This week in labor

Ariana Costakes

A Park Slope coffee shop is up and running again after the entire staff resigned on April 9th in protest of working conditions under co-owner Carol McLaughlin. The workers at Gorilla Coffee were not unionized so the owners simply hired all new staff and reopened yesterday.

Former employees described the workplace under McLaughlin as a “perpetually malicious, hostile and demeaning work environment” (NYT). Owner Darleen Scherer admitted McLaughlin ran the cafe “like a drill sargent” but said she was unaware that her employees were unhappy. Scherer said she paid her staff fairly and provided benefits.

“If they had made it clear that my coaching technique was not being received well, I could have changed it,” Ms. McLaughlin told the New York Times.

The cafe’s owners used the time it took to hire new staff to refinish floors and repair appliances.


Immigration rally in Queens

A rally was held in Queens today after a new immigration law was passed in Arizona. Under the new law, immigrants have to carry their documents with them and police are given the power to make an arrest if they think immigrants are here illegally. There is no such law in New York…..yet. But immigrants fear that it will follow Arizona’s lead and that could mean trouble – which is why they held a rally. They are hoping to get President Obama’s attention. After more than a year in office, President Obama have not done anything for immigrants as he had promised. Note to President Obama: ACTION SPEAKS LOUDER THAN WORDS!

John Jay Accused of Immigration Discrimination

The New York Times has recently reported that the Justice Department has filed a lawsuit against John Jay College of Criminal Justice, claiming that the college took part in job discrimination against non-citizens who are authorized to work in the U.S.

Allegedly, the college violated a stipulation of the 1996 Immigration and Nationality Act by demanding additional work authorization from at least 103 non-citizens since 2007, instead of accepting their work-eligibility documents. The legislation prohibits employers from enforcing different job verification standards on non-citizens than on citizens, but according to the complaints filed, John Jay has been requesting green cards in addition to unrestricted driver licenses and Social Security cards, and has been firing employees if they didn’t comply. The suit seeks penalties of $1100 per individual, as well as additional compensation.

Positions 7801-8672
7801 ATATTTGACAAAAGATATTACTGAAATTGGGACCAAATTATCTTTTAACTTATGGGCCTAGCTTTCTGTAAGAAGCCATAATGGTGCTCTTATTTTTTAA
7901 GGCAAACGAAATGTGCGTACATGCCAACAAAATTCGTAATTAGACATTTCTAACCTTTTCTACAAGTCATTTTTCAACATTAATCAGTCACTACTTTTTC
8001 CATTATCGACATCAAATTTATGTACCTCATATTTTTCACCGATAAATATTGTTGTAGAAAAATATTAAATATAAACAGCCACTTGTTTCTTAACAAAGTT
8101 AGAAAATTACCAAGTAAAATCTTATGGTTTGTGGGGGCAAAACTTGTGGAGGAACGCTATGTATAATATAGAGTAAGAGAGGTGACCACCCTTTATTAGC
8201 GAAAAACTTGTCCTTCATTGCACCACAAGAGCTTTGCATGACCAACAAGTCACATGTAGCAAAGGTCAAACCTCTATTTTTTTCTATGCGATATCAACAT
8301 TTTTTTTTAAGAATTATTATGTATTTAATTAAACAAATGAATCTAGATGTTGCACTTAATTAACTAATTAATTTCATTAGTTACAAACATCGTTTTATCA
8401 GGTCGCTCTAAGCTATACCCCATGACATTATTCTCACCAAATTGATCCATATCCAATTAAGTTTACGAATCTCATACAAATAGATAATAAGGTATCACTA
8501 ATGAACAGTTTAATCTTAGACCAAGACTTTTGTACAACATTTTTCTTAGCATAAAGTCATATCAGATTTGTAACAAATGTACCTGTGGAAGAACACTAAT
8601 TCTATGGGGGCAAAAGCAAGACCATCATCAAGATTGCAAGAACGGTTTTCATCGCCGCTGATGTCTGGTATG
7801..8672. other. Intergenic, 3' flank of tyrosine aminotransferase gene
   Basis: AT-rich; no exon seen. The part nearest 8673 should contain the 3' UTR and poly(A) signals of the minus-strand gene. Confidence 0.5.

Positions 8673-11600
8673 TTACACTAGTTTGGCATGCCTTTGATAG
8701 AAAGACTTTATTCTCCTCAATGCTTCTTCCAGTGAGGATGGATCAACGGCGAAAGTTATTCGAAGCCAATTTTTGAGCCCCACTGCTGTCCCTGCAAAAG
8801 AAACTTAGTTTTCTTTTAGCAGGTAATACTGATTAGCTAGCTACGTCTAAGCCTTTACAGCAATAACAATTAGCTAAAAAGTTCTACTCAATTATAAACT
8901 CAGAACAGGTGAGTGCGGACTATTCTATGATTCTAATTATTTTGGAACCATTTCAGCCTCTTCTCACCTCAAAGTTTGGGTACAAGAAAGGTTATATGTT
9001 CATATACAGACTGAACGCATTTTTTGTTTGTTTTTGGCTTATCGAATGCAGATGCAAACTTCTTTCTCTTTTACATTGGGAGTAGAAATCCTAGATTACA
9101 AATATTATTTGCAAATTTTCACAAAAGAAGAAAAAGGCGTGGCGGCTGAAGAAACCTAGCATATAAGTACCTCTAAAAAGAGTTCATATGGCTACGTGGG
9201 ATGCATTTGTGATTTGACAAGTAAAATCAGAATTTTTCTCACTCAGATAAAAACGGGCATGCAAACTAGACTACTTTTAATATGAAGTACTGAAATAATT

This Week in Labor

Ariana Costakes

One labor issue that has many wealthy city residents up-in-arms is the prospect of a city-wide doorman strike.  The union representing city doormen (and doorwomen?), the Local 32BJ of the Service Employees International Union, say over 30,000 workers in Brooklyn, Manhattan and Staten Island will strike if their contract is not renewed.  Last Tuesday over 10,000 workers marched through the Upper East Side to make their demands known. Last Thursday union members entered negotiations with the Rental Advisory Board in the hopes of averting a strike. I have been unable to find out if there was a decisive outcome or not. I will be on the look-out for updates.

Crime Victim Receives Visa Aid from Police Commissioner

According to a recent report, an undocumented Brooklyn crime victim has gained the support of Police Commissioner Ray Kelly in the fight for her naturalization. Trinidad native Akia Power survived a horrific crime as a child, when her estranged father burst into her family’s apartment in Bedford-Stuyvesant, shot her and her mother, and killed her infant brother, before taking his own life. Having survived the shooting, Power has been unable to prove her immigration status since. Kelly will lend a helping hand in the matter, and says that he will request for Power to receive a special “U-Visa,” reserved for crime victims who help the police force catch or prosecute the offenders.

HBO Series Filming on Brooklyn College Campus

Once again the Brooklyn College campus was bombarded by film equipment and not from its film department.  The HBO series “Bored To Death” was filming on the Quad on April 12.

The series is created by author Jonathan Ames and its main character is about a fictional version of writer Jonathan Ames played by Jason Schwartzman.

” Bored to Death” follows the fictional Ames on misadventures as he pursues his dream of impersonating his heroes from his favorite private detective novels and neglects the reality of being a writer.

The series is loosely based in Carroll Gardens and is primarily shot near the Fort Greene part of Brooklyn.  It just so happens it was shooting in the Flatbush area this week.

Sewage workers update

The Local 1320 of District Council 37 (municipal sewage workers) and Local 3 of the International Brotherhood of Electrical Workers ended negotiations today with the city over wages that hadn’t been increased in over 15 years.  Most workers will receive a raise of 43-63 percent.  Workers sacrificed sick days in the negotiations to enable the pay raises. Plant managers, who have gone the longest without wage increases, and some of whom make less than the workers they supervise, will receive as much as 83 percent increase.

The New York Times quoted Mayor Bloomberg as saying of the workers: “They are the backbone of a system every New Yorker relies on every day, and now they can focus on their critical work, instead of worrying about a protracted contract dispute.”

The wages for sewage workers will increase from $21.44 an hour to $34.97.  Wages for plant managers will increase from $31.04 an hour to $53.99.